Your 2017 tax bill depends as much on asset location as it does on asset allocation.

Asset allocation determines where you're investing your money and how those investments are balanced. Asset location, however, takes it a step further by putting investments that generate huge amounts of ordinary income into tax-deferred or tax-free accounts. It also places investments taxed at a lower capital-gains rate into taxable accounts.

The overall goal is to minimize taxes while protecting asset growth.

"Most asset-location strategies that work today will work just as well in 2018 under almost any scenario, though you may need to make some adjustments," says Thomas Walsh, certified financial planner with Palisades Hudson Financial Group.

So how does it work? First, you have to stop looking at your investments as separate entities and view them all as one big portfolio. Your IRA, Roth IRA, SEP IRA, profit-sharing plan, 401(k) or 403(b) should all be considered options for mixing and matching your investments.

Next, determine which of your investments within those accounts are taxed at the highest rates. If some of your assets are in a real estate investment trust (REIT), for example, they're generating lots of ordinary income and tax liability. Investors can minimize that damage by placing REITs in a tax-deferred retirement plan like a 401(k) or IRA. Taxable bonds have similar issues, but folks who need access to them for more immediate needs can spread them between taxable accounts like Roth IRAs and tax-deferred retirement funds. If your tax bracket is high enough, however, tax-free municipal bonds in taxable accounts may be a better alternative.

"That way, you can get tax efficiency while meeting your allocation to low-risk investments," Walsh says.

Stocks are another story. Investors will see more gains through capital appreciation than via dividends over the long term. If you hold onto those equities for at least a year, you'll get the lower long-term capital gains rate when you sell them. While stocks will yield larger capital gains than bonds in the long run, investors can't get the lower capital gains rate in tax-deferred accounts. With all withdrawals from those kind of retirement accounts subject to ordinary income tax, investors are better off placing stocks and equity funds in taxable accounts like a Roth IRA.

Meanwhile, qualified stock dividends are taxed at a lower federal rate: Between 0% and 23.8% for 2017.

"People in the 15% tax bracket today, for example, pay 15% federal income tax on bond and bank interest but absolutely nothing on qualified stock dividends," Walsh says, noting that even recent tax reform won't kill that tax break in 2018 and beyond.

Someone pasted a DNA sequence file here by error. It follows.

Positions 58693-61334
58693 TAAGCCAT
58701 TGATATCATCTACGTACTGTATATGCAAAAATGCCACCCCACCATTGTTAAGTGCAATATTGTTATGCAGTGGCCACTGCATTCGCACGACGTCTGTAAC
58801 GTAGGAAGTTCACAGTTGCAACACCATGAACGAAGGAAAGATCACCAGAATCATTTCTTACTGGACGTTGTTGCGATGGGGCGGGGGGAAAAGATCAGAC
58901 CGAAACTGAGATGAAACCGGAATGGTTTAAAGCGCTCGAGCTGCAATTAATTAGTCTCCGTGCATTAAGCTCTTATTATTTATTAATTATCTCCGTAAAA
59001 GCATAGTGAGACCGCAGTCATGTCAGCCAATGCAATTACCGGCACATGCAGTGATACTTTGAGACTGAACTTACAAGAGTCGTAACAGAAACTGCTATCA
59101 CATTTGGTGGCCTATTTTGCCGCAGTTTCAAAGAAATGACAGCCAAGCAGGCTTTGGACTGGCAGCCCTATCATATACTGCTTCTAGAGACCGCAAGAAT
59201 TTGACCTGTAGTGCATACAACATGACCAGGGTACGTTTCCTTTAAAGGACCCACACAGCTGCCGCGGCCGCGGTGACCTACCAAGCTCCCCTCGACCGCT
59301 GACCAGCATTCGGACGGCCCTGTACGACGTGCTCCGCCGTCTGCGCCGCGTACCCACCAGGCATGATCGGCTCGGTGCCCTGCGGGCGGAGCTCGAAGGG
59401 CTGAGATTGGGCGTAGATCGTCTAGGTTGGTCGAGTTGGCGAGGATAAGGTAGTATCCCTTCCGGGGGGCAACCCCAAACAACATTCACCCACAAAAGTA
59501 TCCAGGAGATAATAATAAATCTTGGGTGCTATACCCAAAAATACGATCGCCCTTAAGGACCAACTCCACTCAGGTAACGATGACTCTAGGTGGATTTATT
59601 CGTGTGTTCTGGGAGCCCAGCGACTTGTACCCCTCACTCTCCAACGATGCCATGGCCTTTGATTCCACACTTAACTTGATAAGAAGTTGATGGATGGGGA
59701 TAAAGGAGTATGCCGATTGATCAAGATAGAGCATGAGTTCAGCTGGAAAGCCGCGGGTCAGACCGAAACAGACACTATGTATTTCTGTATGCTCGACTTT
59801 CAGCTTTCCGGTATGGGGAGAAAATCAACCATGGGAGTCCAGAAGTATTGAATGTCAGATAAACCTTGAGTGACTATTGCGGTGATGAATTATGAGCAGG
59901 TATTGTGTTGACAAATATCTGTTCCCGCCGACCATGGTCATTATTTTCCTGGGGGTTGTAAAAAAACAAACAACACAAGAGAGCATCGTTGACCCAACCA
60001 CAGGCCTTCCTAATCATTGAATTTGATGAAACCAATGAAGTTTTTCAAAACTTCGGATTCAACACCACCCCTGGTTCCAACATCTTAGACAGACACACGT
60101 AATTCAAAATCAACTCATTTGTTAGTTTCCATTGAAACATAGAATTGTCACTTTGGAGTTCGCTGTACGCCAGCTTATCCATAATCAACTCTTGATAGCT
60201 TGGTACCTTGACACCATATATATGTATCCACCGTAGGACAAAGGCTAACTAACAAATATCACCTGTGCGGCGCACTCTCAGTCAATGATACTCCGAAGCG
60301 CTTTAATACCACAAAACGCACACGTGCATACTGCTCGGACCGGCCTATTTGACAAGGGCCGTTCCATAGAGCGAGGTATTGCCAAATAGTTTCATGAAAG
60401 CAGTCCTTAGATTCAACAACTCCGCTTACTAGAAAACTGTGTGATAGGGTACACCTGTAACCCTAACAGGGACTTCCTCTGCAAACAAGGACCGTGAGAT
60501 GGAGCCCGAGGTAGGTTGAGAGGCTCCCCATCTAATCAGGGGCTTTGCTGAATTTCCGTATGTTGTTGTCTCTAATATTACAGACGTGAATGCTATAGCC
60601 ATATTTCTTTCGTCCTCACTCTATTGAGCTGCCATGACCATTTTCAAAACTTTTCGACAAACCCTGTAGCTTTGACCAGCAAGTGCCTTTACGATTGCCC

However, there isn't one broad rule about where to place your stocks. Actively managed stock mutual funds with high turnover pay huge distributions at the end of the year. If investors would rather hold off on paying those taxes until they are in a lower tax bracket, they  should stash those mutual funds in tax-deferred or tax-free accounts.

Index funds and international funds and equities, meanwhile, should be held in taxable accounts. The international stocks and funds withhold foreign taxes on dividends and allow investors to claim a foreign tax credit on their return. Index funds, meanwhile, pay small distributions and have low turnover.

Investors should keep in mind that any annual tax savings from asset location will likely be small and may not make much of an impact on your annual tax bill. However, those moves will help increase your after-tax investment returns year by year.

"Over decades, these small amounts compound and can really add up," Walsh says.

Don't forget to mind your asset allocations as well. Advisors regularly suggest rebalancing your portfolio to ensure that you aren't heavily invested in assets that have done well (equities, for example), and under-invested in assets that have fared poorly. By selling high and buying low, you control future risk and keep your desired returns on track.

Just don't tinker around with your portfolio for the sake of doing so. Finance site NerdWallet found that 12% of U.S. investors would change their asset allocation immediate after the Federal Reserve raises rates. That's the absolute wrong move for a long-term investor.

"Instead of toying with your investments or trying to chase a higher rate or better return," says Arielle O'Shea, NerdWallet investing and retirement specialist, "control the things you can control: How much you're spending — which directly influences how much you have available to save and invest — and whether you're on track to reach your investment goals."

More of What's Trending on TheStreet:

This article is commentary by an independent contributor. At the time of publication, the author held no positions in the stocks mentioned.

More from Roth IRAs

How to Really Diversify Your Retirement Portfolio

How to Really Diversify Your Retirement Portfolio

I'm Still Very Worried About My 401(k) in This Market (Part 2)

I'm Still Very Worried About My 401(k) in This Market (Part 2)

How the Tax Cuts and Jobs Act Affects Retirement Benefits

How the Tax Cuts and Jobs Act Affects Retirement Benefits

Benefits of a Cash Balance Plan for Retirement Savers

Benefits of a Cash Balance Plan for Retirement Savers

What is an Inherited IRA? Distribution Rules and Examples

What is an Inherited IRA? Distribution Rules and Examples